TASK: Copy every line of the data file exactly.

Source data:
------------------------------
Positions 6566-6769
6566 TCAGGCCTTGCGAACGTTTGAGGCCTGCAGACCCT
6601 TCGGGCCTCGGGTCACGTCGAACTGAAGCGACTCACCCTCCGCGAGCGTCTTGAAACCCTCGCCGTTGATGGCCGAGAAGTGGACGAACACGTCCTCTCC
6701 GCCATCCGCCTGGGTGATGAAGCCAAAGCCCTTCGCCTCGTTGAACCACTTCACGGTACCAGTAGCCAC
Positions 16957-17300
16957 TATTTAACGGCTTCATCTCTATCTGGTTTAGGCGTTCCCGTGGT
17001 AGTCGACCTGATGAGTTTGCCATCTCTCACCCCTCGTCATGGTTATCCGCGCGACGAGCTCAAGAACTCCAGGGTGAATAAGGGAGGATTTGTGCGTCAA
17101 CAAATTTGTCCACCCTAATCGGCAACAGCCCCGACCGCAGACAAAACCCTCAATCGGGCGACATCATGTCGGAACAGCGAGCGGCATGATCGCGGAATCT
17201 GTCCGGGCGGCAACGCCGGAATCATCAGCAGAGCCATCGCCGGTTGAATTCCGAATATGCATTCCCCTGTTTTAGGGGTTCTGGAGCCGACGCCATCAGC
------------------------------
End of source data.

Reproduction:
Positions 6566-6769
6566 TCAGGCCTTGCGAACGTTTGAGGCCTGCAGACCCT
6601 TCGGGCCTCGGGTCACGTCGAACTGAAGCGACTCACCCTCCGCGAGCGTCTTGAAACCCTCGCCGTTGATGGCCGAGAAGTGGACGAACACGTCCTCTCC
6701 GCCATCCGCCTGGGTGATGAAGCCAAAGCCCTTCGCCTCGTTGAACCACTTCACGGTACCAGTAGCCAC
Positions 16957-17300
16957 TATTTAACGGCTTCATCTCTATCTGGTTTAGGCGTTCCCGTGGT
17001 AGTCGACCTGATGAGTTTGCCATCTCTCACCCCTCGTCATGGTTATCCGCGCGACGAGCTCAAGAACTCCAGGGTGAATAAGGGAGGATTTGTGCGTCAA
17101 CAAATTTGTCCACCCTAATCGGCAACAGCCCCGACCGCAGACAAAACCCTCAATCGGGCGACATCATGTCGGAACAGCGAGCGGCATGATCGCGGAATCT
17201 GTCCGGGCGGCAACGCCGGAATCATCAGCAGAGCCATCGCCGGTTGAATTCCGAATATGCATTCCCCTGTTTTAGGGGTTCTGGAGCCGACGCCATCAGC